Pro Football Hall of fame Running Back Jim Brown is a great example of this trope. Brown was stronger than many linemen, faster than a lot of defensive backs and he never missed a game. The result was leading the league in rushing yards 8 times in 9 years.
In the NBA the center is usually the biggest guy on the team, with an average height of 7 feet. While the NBA has known fast centers in the past, Mr. David Robinson puts them all to shame.
The Big Dipper Wilt Chamberlain would have to as well. He could run the hundred meters in 10.9 seconds and probably could have been an Olympic Hurdler. He also is in contention for being one of the strongest men in the history of the association with anecdotes of him dunking with smaller players actually just grabbing onto his arms and being taken for a ride.
Due to the increasingly fast-paced nature of NBA basketball, the best Big men (Power Forwards and Centers) in today's NBA have to be Lightning Bruisers: strong enough to box out opposing centers yet fast and athletic enough to be a factor on motion offenses. Current NBA players who fit this archetype well include Anthony Davis, LaMarcus Aldridge, Blake Griffin, Chris Bosh, Draymond Green, and Al Horford.
Draymond Green is a weird example: While he is relatively small (6'7") for a starting Power Forward, he is strong enough to tussle with larger bigs in the paint (a-la Charles Barkley), allowing him to defend and score efficiently near the basket. Likewise, he is fast enough to be able to slash effectively and occasionally score from midrange. These factors have made him a perfect piece for the NBA Champion Golden State Warriors, whose system revolved around motion offenses, fast break plays, and a strong defense. Green's strengths have even allowed him to play CENTER in some small-ball packages, despite being shorter than, say, Anthony Davis or Marc Gasol.
The "unicorns" of the NBA are insanely fast, athletic and coordinated 7-footers who have led some to believe that the league is trending back towards an era of dominant big men. Most are in their early twenties at the moment: Giannis Antetokounmpo, Karl-Anthony Towns, Kristaps Porzingis, Joel Embiid, and even the aforementioned Anthony Davis. The man who coined the term himself, Kevin Durant, is also an example of this trope.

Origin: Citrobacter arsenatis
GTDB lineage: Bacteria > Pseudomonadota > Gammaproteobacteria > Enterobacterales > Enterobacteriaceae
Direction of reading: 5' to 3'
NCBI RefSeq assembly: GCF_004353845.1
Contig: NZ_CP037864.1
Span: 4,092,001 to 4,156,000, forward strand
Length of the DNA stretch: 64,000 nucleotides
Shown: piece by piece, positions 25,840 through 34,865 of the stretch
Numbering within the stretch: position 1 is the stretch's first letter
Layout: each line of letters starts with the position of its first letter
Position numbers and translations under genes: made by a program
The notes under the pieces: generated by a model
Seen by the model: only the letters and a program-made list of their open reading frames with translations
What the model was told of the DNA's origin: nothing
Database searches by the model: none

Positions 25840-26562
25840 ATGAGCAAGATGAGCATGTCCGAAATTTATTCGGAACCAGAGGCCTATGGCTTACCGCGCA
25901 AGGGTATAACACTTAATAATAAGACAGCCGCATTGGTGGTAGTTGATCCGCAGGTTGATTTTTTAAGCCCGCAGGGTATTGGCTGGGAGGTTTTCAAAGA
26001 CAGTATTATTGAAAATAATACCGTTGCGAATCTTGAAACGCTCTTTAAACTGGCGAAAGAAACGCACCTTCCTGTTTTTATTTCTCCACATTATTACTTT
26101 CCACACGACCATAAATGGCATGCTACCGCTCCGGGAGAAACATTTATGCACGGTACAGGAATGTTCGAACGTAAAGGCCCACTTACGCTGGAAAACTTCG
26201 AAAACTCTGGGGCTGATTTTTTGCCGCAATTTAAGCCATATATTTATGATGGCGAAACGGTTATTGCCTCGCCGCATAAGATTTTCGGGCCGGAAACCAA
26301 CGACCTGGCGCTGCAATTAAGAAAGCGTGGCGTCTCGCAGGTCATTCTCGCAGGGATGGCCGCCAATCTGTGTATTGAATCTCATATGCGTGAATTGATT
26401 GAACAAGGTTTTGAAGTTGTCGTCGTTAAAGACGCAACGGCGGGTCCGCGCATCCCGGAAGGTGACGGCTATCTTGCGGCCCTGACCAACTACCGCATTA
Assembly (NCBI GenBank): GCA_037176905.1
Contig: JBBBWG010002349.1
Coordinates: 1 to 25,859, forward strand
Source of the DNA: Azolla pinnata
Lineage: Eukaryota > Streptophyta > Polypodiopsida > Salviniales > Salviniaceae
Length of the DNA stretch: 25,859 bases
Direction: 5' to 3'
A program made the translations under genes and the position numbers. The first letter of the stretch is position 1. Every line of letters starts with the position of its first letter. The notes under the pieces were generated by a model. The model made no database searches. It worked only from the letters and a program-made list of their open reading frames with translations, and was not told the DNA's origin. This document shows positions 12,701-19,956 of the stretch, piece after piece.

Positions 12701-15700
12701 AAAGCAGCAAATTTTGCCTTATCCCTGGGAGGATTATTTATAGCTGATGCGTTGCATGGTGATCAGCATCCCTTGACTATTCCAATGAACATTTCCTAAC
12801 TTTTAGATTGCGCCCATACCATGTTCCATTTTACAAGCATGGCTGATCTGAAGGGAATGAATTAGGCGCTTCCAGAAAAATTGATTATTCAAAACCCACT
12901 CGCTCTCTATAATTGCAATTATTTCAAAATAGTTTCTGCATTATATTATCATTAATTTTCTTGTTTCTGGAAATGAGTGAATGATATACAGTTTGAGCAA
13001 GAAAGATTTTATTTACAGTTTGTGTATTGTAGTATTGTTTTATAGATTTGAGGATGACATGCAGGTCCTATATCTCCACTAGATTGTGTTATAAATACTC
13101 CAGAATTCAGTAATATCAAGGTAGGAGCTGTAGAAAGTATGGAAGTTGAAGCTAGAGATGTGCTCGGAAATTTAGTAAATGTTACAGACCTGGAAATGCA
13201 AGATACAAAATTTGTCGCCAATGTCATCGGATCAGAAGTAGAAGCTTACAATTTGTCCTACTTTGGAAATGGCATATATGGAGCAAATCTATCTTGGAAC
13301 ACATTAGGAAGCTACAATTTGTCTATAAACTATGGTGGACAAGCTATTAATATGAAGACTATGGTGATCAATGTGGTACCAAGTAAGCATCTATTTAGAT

Basketball player Charles Barkley was almost unstoppable under the basket, putting up unheard-of rebound and field-goal percentage numbers for a player his height (listed at six-foot-six but in reality under six-foot-five). He was also incredibly quick, and could get a defensive rebound or steal, dribble the length of the court, and finish with a dunk without any opponent being both fast and strong enough to do anything about it.
Most people remember Muhammad Ali for his lightning fast speed, but he was also 6'4, 220 pounds, had an iron chin, an incredibly durable body and heartfor days.
Modern Defensive Ends and Outside Linebackers in American Football. Mentioning the names Von Miller, JJ Watt, Khalil Mack, Cameron Wake, Ezekiel Ansah, Jason Pierre-Paul and Justin Houston will strike fear into the hearts of many a Quarterback (and Offensive Tackle).
Special mention, however, must go to the late, great Reggie White. 6' 5", 300 pounds, could run a 4.6-second 40 yard dash, and in his prime was stronger than any offensive lineman he was matched up with. In fact, one of his favorite methods of sacking a quarterback was simply pushing the guard backwards until he reached the QB.